The process of diversification of stocks, sometimes referred to as diversification of stocks, is based on the idea of allocating capital in a manner that the correlation of the assets’ price movements equals less than 1. In a simple example of a portfolio with two assets, a correlation of 1 (perfectly correlated) would mean asset A and asset B rise and fall together 100% of the time. In this example, a correlation of 0 (no correlation) would mean there is no relationship between the returns on the two assets. They could rise together, fall together, or go in opposite directions; however, the return on asset A is not related to the return on B. A -1 correlation (perfect inverse correlation), would indicate the returns on the assets are inversely related; when asset A rises, asset B declines or vice versa.
The goal of stock diversification is to reduce the volatility of a portfolio. Volatility is often calculated as the standard deviation of portfolio returns vs. the mean return of the market. In this way, to diversify stocks is to diversify a portfolio – ultimately a process of risk management.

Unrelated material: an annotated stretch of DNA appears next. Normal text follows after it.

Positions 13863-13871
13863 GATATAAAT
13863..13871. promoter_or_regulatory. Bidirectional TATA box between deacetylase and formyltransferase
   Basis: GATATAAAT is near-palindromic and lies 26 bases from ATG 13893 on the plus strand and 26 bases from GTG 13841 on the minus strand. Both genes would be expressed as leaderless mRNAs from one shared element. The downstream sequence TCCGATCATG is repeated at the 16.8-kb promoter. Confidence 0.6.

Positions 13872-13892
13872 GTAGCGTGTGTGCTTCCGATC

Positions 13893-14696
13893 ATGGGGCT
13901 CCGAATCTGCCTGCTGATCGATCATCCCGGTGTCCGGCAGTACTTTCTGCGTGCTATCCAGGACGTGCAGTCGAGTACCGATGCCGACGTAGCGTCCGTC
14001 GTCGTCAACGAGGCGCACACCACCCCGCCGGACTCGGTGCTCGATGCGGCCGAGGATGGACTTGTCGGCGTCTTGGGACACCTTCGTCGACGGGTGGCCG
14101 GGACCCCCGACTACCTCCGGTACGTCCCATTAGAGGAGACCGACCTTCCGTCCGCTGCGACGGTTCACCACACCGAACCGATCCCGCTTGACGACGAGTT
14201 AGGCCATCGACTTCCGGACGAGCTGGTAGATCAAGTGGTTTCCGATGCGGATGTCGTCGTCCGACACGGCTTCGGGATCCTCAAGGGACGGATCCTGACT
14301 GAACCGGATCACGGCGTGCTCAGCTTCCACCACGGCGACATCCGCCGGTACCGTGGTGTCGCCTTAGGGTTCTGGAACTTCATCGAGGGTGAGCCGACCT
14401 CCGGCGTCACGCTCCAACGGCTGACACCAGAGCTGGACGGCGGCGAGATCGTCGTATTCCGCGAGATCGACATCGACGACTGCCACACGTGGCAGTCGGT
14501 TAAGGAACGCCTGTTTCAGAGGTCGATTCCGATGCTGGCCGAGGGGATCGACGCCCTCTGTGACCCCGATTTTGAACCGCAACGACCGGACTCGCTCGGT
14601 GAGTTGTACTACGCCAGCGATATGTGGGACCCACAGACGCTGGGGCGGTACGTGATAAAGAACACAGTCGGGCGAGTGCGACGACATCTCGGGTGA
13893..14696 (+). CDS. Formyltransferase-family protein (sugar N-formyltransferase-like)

Modern Portfolio Theory states that a properly diversified portfolio would have higher returns with lower risk by having the positive returns outweigh the negative performance of some assets and through this process unsystematic risk is reduced. In simple terms, the process is best explained by the cliché of not putting all your eggs in one basket.
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